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Fantasy Sports for Money Found Illegal in New York

The stage for legality of digital fantasy sports for money has again gone dark in New York following the February 6, 2020 ruling issued New York appellate court.  The appellate court’s ruling delivers yet another setback for companies like FanDuel and DraftKings, both highly successful digital sports entertainment.

In March 2016, then New York Attorney General Eric Schneiderman reached separate agreements with FanDuel and DraftKings, each of were operating operate fantasy sports games in New York, under which the companies respectively agreed to stop accepting entries from New York residents.  As reported on this blog at the time, in exchange, then Attorney General Schneiderman dropped most of the claims for disgorgement and restitution of prior revenues.  The parties also asked the New York’s Supreme Court Third department (the “New York Appellate Court”), for a stay that would delay ruling on the legality of interactive fantasy sports for monetary prizes (“IFS”) to allow the New York State Legislature (the “Legislature”) to enact a regulatory scheme acceptable to both sides without risk of the disruption that would be caused by a definitive legal ruling. In August 2016, Andrew Cuomo signed into law Chapter 237 of the Laws of 2016, which authorized IFS as a game of skill, and provided for consumer safeguards, minimum standards and the registration, regulation and taxation of IFS providers. 

Subsequently, citizen-taxpayers of the State of New York who either have gambling disorders or are relatives of individuals who have such disorders, brought a declaratory relief action seeking a declaration of illegality as to Chapter 237, claiming that Chapter 237 violated the anti-gambling provisions of the New York State Constitution.  On October 26, 2018, New York Supreme Court, County of Albany, held that Chapter 237, to the extent it excluded IFS from the scope of New York State Penal Law definition of “gambling,” did not violate Article I, §9 of the New York State Constitution (the “Order”) and granted summary judgment to the plaintiffs.  In other words by approving Chapter 237, the Legislature declared that IFS contests do not constitute gambling.  The Order was appealed.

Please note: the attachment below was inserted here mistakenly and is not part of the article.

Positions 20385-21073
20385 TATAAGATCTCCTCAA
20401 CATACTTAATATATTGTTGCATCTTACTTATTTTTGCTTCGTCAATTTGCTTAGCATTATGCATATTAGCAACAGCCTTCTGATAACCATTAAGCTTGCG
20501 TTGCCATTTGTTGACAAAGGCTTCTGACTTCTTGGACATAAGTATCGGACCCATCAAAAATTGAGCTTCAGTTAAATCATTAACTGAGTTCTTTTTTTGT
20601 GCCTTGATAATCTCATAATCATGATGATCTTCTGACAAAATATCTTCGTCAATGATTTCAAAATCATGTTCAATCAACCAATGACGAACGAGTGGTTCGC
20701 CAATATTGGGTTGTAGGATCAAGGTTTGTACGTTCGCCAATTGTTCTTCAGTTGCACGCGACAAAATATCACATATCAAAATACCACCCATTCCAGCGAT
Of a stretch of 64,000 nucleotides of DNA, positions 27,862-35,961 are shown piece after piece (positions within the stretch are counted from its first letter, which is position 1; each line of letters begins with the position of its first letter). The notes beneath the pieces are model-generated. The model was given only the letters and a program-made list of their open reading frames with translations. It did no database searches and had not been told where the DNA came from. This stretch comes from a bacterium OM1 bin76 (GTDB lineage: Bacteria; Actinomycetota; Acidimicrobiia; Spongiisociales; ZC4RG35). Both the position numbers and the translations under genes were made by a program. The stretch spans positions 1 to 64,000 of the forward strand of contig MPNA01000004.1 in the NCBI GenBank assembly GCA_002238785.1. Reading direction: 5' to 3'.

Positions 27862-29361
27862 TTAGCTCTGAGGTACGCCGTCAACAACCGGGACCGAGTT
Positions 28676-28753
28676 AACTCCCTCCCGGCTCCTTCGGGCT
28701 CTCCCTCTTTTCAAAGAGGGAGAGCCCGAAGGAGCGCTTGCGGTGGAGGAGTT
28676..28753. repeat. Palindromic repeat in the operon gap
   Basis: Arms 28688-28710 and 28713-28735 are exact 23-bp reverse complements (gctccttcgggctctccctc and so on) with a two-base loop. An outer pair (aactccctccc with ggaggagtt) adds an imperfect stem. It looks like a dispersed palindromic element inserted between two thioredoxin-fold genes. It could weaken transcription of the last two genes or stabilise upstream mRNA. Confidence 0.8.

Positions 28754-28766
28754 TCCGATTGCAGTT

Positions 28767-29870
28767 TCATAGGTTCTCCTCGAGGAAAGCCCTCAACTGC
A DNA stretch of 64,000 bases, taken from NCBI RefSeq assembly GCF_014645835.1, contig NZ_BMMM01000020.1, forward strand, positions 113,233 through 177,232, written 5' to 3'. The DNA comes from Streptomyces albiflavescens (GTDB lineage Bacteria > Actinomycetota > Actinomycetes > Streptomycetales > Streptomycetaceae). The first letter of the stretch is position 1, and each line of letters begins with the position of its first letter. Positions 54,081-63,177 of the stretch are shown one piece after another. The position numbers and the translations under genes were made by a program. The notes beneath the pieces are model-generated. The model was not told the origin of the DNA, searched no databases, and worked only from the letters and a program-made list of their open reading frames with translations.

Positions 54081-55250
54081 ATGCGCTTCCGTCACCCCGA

While acknowledging that the Legislature was sympathetic to and supportive of IFS participants, on February 6, 2020, the New York Appellate Court ruled on the 2016 appeal and rejected the Legislature’s basis for removal of IFS from the definition of “gambling” based upon its view that IFS involves games of chance.  The Appellate Court stated: “It is undisputed that IFS contestants pay an entry fee (something of value) in hopes of receiving a prize (also something of value) for performing well in an IFS contest.  Therefore, such contests constitute gambling if their outcomes depend to `a material degree upon an element of chance, notwithstanding that skill of the contestants may also be a factor therein.’”  The Court stated that while participants may use, in part, their sports knowledge and statistical expertise skills in selecting teams, they cannot control how the athletes on their IFS teams will perform in real-world sporting events.  Therefore, the skill level of an IFS contestant cannot eliminate or outweigh the material role chance plays in IFS contests.  On this basis, the Appellate Court struck down Chapter 237 making IFS in New York illegal again.  In response to the ruling, both FanDuel and DraftKings have suggested that there will be appeals.

TAKEAWAY: Fantasy sports laws continue to be in flux.  Both businesses and participants should continue to review their state’s laws and rules related to fantasy sports with new developments routinely occurring, and new laws going into place.  Further clarification on these points is expected as more cases are appealed to high courts and if or when placed on state voting ballots.

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